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University 403(b) Wins Excessive Fee Suit — Again


An excessive fee suit with a “complicated procedural history” and one that a federal judge says “appears to be a lawsuit in search of a theory” has, once again, culminated in a win for the plan fiduciaries.

This time we’re talking about the suit alleging that the Georgetown University 403(b) plan “retained not one, but three separate recordkeepers” that “charge asset-based fees,” that the defendants (in the words of U.S. District Judge Rosemary M. Collyer “…ignored the abysmal historical investment performance” of the CREF Stock Account and the TIAA Real Estate Account,” that they offered “an overwhelming 300 investment options” and that they “…failed to provide accurate reporting ... in reports filed with the DOL,” and finally that they “approved a loan program that ... violated federal regulations,” and the TIAA Traditional Annuity violates regulations “that all contracts be terminable on reasonably short notice without penalty.” 

‘Complicated History’

Now, as for that complicated history, Judge Amy Berman Jackson outlined it in her recent (March 31) denial of the participant-plaintiffs motion to amend their suit. She was no less harsher than Judge Collyer had been in dismissing the suit back in 2019, commenting that “the case appears to be a lawsuit in search of a theory, and notwithstanding its length, the proposed amended complaint does not add much to the original pleading that was dismissed. Plaintiffs identify ways in which plan management could be different, or even improved, but they have not alleged facts to support a plausible inference that the defendants have failed as fiduciaries.”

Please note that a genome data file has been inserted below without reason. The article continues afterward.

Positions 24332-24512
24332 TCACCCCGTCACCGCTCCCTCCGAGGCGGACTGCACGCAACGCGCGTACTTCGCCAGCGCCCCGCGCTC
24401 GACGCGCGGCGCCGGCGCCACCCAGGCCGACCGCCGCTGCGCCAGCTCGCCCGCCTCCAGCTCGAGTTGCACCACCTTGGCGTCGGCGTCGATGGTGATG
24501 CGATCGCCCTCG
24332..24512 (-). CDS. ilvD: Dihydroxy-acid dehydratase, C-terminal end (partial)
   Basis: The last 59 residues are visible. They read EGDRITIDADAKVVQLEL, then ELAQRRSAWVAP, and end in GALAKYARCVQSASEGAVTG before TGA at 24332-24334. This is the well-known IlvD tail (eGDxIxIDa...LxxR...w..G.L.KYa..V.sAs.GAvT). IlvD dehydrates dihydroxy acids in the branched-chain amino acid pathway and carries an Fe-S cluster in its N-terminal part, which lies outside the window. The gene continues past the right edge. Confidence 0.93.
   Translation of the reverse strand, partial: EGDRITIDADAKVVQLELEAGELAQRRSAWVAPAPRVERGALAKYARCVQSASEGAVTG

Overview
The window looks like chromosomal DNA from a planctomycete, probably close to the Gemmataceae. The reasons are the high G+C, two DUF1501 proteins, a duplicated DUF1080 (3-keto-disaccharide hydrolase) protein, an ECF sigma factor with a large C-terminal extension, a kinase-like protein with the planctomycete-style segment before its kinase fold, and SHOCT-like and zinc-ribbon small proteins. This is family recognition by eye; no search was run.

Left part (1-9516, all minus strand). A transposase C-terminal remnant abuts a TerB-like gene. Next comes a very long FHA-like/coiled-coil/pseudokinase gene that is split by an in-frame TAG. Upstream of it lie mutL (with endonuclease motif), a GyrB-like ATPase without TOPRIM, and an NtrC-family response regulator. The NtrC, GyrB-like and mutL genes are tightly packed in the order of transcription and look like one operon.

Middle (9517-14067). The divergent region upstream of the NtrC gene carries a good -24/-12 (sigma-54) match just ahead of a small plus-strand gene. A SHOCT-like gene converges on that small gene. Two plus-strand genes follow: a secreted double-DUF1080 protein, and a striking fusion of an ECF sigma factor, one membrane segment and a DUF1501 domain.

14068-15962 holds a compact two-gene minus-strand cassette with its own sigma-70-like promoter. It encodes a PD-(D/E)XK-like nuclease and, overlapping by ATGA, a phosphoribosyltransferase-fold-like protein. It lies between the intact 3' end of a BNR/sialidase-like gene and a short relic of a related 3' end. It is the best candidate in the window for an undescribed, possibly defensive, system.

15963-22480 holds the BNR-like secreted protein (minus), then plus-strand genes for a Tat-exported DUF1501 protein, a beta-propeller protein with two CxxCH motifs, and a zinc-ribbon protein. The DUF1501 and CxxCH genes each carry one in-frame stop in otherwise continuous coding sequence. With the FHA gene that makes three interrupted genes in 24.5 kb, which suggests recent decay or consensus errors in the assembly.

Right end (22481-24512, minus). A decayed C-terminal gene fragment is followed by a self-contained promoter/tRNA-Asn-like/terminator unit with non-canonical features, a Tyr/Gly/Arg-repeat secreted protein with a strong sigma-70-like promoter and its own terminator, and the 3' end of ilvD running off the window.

Not that it’s been all sunshine and roses for the fiduciary defendants in this case — in 2021, the U.S. Court of Appeals for the District of Columbia Circuit backed the participant-plaintiffs in a 2-1 split that revived the suit that the aforementioned Judge Collyer had tossed. But, having won an opportunity to remake their case — and perhaps sensing what would be the eventual (re)decision here, the participant-plaintiffs had filed for an opportunity to amend their suit (and, FWIW, not for the first time).

As has been the case in other, though not all, cases in this genre, Judge Jackson (Wilcox v. Georgetown Univ., 2023 BL 110645, D.D.C., No. 1:18-cv-00422, 3/31/23) found that the participants filing the suit lacked standing to challenge both the specific Vanguard fund cited (they hadn’t invested in those funds), and the TIAA Traditional Annuity (there was no evidence presented that they had been harmed by the withdrawal limitations, nor had they indicated any intention to act in a way that would have triggered them). 

Compare ‘Ables?’